Play is a child's work. It is through imaginative play that children process and integrate the social and cultural information that they experience. The social learning that happens during play lays the foundation for social communication and emotional regulation skills that become important for getting and keeping a job, and maintaining close healthy relationships throughout life.
The imaginative games that children play equip them to read and intuit the feelings of others, laying the groundwork for the development of authentic empathy. For children on the autism spectrum, the ability to take the perspective of another is one of the most important challenges.
Cognitive development progresses through stages of grouping information, or schemas. As new information is encountered, it must be fit into an existing schema or a new schema can be developed. For example, the "cat" schema may include house cats, lions, and tigers, but when your child sees a weasel with catlike paws and whiskers, they must process and integrate that it does not fit into the "cat" category.
April is Autism Awareness Month, so it is worth mentioning that for children on the autism spectrum, imaginative and cooperative play may not come naturally. Adults can scaffold play by including neuro-typical children, interactive manipulatives, a well organized environment, visual supports, and a consistent routine.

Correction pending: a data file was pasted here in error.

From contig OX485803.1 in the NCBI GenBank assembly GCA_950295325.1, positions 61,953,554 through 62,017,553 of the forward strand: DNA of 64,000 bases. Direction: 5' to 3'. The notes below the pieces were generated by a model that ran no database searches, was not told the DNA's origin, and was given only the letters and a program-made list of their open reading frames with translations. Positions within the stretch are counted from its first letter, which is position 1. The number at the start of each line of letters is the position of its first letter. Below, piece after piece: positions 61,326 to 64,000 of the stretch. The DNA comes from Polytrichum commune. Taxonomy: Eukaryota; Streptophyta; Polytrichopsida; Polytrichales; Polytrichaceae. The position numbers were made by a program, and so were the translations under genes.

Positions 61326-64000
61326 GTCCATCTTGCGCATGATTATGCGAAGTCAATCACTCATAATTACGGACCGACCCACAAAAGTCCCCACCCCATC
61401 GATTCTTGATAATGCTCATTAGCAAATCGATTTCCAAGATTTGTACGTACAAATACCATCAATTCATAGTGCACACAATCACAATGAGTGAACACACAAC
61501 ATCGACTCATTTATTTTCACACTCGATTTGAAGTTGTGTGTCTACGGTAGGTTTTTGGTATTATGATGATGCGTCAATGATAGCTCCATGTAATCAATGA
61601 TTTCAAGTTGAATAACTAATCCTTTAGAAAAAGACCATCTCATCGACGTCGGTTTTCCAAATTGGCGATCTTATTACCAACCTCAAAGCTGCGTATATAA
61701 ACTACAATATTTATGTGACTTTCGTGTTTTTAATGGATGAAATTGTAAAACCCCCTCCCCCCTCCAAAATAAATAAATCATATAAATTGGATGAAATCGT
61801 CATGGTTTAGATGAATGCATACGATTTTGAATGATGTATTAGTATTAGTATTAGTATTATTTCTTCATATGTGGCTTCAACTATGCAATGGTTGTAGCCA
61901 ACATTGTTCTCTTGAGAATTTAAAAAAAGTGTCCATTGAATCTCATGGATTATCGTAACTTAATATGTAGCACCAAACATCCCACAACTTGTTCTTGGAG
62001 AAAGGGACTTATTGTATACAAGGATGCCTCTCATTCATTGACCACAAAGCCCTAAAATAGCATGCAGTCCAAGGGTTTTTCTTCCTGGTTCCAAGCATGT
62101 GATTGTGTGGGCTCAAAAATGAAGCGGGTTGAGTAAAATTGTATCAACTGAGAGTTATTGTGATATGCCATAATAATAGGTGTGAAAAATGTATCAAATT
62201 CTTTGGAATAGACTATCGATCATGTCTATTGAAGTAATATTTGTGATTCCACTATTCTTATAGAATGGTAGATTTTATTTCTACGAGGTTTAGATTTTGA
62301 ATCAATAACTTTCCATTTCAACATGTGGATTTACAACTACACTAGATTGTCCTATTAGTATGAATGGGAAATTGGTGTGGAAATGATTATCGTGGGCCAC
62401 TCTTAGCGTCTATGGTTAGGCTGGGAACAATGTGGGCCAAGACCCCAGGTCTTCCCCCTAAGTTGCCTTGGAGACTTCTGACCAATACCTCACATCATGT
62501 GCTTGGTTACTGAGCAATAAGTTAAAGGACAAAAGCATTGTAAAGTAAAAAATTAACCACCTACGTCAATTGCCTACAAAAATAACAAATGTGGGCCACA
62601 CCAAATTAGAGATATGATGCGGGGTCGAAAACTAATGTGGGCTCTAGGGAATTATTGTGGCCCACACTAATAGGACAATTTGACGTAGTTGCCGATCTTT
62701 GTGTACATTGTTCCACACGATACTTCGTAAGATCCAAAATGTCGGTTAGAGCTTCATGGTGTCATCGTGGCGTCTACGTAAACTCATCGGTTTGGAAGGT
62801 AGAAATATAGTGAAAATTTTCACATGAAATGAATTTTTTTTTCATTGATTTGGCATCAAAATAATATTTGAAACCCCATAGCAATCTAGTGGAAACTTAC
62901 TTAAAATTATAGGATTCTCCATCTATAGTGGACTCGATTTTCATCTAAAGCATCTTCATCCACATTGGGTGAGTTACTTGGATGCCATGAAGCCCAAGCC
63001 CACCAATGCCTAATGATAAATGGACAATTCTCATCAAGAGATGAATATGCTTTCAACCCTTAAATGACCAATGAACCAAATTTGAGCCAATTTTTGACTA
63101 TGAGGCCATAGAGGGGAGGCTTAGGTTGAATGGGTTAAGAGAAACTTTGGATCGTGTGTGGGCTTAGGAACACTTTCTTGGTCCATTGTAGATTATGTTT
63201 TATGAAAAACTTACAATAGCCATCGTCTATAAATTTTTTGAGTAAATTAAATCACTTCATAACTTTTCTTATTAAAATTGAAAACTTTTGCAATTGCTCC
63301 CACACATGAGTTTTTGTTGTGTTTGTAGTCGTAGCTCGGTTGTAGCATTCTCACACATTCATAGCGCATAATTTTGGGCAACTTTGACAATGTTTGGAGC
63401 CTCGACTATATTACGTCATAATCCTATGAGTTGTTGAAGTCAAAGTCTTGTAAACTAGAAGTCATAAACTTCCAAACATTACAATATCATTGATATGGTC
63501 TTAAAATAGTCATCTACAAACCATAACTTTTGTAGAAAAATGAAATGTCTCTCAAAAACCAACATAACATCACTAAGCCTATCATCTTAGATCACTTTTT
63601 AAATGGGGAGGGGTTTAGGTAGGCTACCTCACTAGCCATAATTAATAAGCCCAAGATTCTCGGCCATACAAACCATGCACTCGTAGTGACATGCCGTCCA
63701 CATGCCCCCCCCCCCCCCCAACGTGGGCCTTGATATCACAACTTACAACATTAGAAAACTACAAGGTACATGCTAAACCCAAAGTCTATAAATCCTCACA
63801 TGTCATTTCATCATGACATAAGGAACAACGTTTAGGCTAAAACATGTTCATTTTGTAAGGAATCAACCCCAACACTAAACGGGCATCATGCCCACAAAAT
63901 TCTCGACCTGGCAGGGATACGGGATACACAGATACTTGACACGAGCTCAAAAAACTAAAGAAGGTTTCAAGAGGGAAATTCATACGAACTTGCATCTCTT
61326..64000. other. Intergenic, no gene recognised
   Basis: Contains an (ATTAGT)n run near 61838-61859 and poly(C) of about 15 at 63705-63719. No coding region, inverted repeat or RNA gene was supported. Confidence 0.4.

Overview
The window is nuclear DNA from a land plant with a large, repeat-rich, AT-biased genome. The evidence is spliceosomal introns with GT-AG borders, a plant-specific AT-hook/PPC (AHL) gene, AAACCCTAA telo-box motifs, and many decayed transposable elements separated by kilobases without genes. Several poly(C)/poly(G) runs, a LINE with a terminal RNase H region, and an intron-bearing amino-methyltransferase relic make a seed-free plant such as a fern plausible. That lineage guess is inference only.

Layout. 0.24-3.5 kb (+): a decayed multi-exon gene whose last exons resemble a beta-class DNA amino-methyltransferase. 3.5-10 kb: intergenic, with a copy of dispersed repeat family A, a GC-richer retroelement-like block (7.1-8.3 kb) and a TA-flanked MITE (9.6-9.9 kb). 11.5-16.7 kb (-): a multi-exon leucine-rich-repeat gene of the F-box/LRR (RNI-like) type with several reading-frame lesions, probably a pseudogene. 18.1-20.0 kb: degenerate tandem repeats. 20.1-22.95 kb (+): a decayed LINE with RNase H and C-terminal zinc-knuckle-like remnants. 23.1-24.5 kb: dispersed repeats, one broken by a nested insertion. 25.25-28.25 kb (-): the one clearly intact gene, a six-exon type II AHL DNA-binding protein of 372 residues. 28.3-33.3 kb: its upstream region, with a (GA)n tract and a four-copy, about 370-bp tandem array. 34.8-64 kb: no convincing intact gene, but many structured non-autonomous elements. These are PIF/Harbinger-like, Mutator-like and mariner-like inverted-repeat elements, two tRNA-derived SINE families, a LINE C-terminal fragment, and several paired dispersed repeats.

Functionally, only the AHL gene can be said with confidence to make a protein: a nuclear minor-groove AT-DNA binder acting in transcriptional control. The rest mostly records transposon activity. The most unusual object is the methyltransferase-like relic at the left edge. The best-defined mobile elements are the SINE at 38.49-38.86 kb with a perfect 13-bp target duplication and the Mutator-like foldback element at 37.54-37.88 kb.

An example of how prosocial behavior is supported by cooperative play can be seen in a simple game of "hot and cold". One child must hide an object and then encourage the other child to locate it by encouraging them with "hot"as they get closer to discovering it and "cold" as they get further away. This interaction requires perspective taking (I know something my friend does not), social exchange (I offer verbal prompts which affect my friends movements), and central coherence or situational appropriateness (I can give hints but should not reveal the answer because it would ruin the game).
Children process their experiences through imaginative play. You can support your child's development by engaging them in make believe! Remember to let your child take the lead in setting up the scenario and be flexible about rapidly shifting rules and roles.
Aaron Weintraub, MS runs child-centered social skills groups with a focus on children and teenagers withPervasive Developmental Disorder, Asperger Syndrome, High Functioning Autism, Attention Deficit Hyperactivity Disorder, and Shyness. Strengths-based approach in a community based setting. Groups available in Tolland, Mansfield, Willimantic, Hartford, Vernon and Coventry Connecticut.